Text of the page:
In liquid-cooled engines CYLINDER SLEEVES or LINERS (fig. 3-4) are used to provide a wearing surface, other than the cylinder block, for the pistons to ride against. This is important for the following reasons:
Alloys of steel can be used that wears longer than the surfaces of the cylinder block. This increases engine life while keeping production costs down.
Because the cylinders wear more than any other area of the block, the life of the block can be greatly extended by using sleeves. When overhaul time comes, the block can be renewed by just replacing the sleeves.
Using a sleeve allows an engine to be made of other materials, such as aluminum, by providing the wearing qualities necessary for cylinders that aluminum cannot.
There are two types of cylinder sleeves: the DRY-TYPE and the WET-TYPE. A dry-type sleeve does not contact the coolant. The dry-type sleeve is pressed into a full cylinder that completely covers the water jacket. Because the sleeve has the block to support it, it can be very thin. The wet-type sleeve comes in direct contact with the coolant. It is also press-fitted into the cylinder. The difference is that the water jacket is open in the block and is completed by the sleeve. Because it gets no central support from the block, it is made thicker
Figure 3-5. - Cylinder sleeve casualties.
than a dry sleeve. Also because the sleeve completes the water jacket, it must fit so it seals in the coolant. This is accomplished by using a metallic sealing ring at the top and a rubber sealing ring at the bottom. There are three basic ways of securing the sleeves in the cylinder block as follows:
Press in a sleeve that is tight enough to be held by friction.
Provide a flange at the top of the block that locks the sleeve into place when the cylinder head is bolted into place. This is more desirable than a friction fit, because it locks the sleeve tightly.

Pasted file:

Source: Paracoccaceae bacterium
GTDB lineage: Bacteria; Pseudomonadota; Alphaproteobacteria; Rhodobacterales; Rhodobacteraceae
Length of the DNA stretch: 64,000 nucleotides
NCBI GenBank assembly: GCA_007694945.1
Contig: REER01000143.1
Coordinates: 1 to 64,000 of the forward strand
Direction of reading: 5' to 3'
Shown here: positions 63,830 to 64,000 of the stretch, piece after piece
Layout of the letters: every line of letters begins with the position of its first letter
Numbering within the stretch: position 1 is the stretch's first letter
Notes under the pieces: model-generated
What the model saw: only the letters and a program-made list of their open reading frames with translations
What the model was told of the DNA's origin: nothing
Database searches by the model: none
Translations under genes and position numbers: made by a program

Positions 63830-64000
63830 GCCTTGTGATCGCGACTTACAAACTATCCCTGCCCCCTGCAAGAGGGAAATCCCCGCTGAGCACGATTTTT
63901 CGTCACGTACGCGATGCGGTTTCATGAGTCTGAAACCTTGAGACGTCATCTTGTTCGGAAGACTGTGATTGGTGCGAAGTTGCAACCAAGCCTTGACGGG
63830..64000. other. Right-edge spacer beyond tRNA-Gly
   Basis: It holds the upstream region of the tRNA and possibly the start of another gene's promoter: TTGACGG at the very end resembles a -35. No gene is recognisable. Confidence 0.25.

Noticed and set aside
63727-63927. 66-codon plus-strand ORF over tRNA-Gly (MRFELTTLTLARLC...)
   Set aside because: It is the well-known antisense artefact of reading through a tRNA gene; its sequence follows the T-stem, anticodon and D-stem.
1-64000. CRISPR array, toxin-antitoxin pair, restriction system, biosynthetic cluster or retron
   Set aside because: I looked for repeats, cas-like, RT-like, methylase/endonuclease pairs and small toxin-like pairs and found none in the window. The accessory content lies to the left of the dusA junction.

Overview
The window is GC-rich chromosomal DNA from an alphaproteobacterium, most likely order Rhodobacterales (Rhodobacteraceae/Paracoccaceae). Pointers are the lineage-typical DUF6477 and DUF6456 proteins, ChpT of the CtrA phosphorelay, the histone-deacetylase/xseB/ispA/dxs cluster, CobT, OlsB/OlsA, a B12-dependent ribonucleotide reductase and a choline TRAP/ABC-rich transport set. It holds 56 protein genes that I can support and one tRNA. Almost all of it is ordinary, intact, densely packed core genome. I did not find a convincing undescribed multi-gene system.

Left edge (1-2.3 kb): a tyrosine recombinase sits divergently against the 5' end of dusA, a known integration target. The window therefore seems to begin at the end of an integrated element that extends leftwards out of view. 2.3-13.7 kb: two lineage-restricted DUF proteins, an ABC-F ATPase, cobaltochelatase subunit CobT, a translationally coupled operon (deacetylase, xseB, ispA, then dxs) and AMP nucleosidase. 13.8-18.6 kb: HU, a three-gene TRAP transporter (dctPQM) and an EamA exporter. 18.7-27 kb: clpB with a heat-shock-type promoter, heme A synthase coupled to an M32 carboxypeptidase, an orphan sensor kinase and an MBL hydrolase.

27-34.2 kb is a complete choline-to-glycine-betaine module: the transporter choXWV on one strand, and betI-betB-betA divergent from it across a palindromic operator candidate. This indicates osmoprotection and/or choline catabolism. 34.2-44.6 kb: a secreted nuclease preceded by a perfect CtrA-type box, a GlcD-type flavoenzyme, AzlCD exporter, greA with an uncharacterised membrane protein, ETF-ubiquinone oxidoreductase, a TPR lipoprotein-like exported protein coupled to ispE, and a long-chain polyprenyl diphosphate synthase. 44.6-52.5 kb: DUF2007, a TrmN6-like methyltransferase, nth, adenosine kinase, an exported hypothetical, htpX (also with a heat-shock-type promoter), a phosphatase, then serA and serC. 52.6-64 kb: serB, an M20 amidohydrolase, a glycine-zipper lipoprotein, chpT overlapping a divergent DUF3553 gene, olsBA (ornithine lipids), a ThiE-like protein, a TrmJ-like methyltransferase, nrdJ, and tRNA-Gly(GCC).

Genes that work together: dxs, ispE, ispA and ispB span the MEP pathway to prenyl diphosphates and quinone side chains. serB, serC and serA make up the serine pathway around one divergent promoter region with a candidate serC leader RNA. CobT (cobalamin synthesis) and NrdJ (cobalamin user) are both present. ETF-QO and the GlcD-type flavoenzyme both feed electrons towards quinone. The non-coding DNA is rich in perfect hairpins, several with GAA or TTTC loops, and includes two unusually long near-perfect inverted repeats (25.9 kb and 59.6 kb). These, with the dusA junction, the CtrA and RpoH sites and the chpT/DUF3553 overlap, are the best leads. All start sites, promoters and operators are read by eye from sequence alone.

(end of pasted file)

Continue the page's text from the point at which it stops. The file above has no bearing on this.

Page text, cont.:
Cast the sleeve into the cylinder wall. This is a popular means of securing a sleeve in an aluminum block.
Whatever method is used to secure the sleeves, it is very important for the sleeve to fit tightly. This is so the sleeve can transfer heat effectively to the water jackets.
Most cylinder sleeve casualties are directly related to a lack of maintenance or improper operating procedures. Figure 3-5 shows two common types of cylinder sleeve casualties: cracks and scoring. Both types of casualties require replacement of the sleeve.
The cylinder block also provides the foundation for the cooling and lubricating systems. The cylinders of a liquid-cooled engine are surrounded by interconnecting passages cast in the block. Collectively, these passages form the WATER JACKET that allows the circulation of coolant through the cylinder block and the cylinder head to carry off excessive heat created by combustion. The water jacket is accessible through holes machined in the head and block to allow removal of the material used for casting of the cylinder block. These holes are called core holes and are sealed by CORE HOLE PLUGS (freeze plugs). These plugs are of two types: cup and disk. Figure 3-6 shows a typical installation of these plugs.
Figure 3-6. - Core hole plugs installed in cylinder block.Continue Reading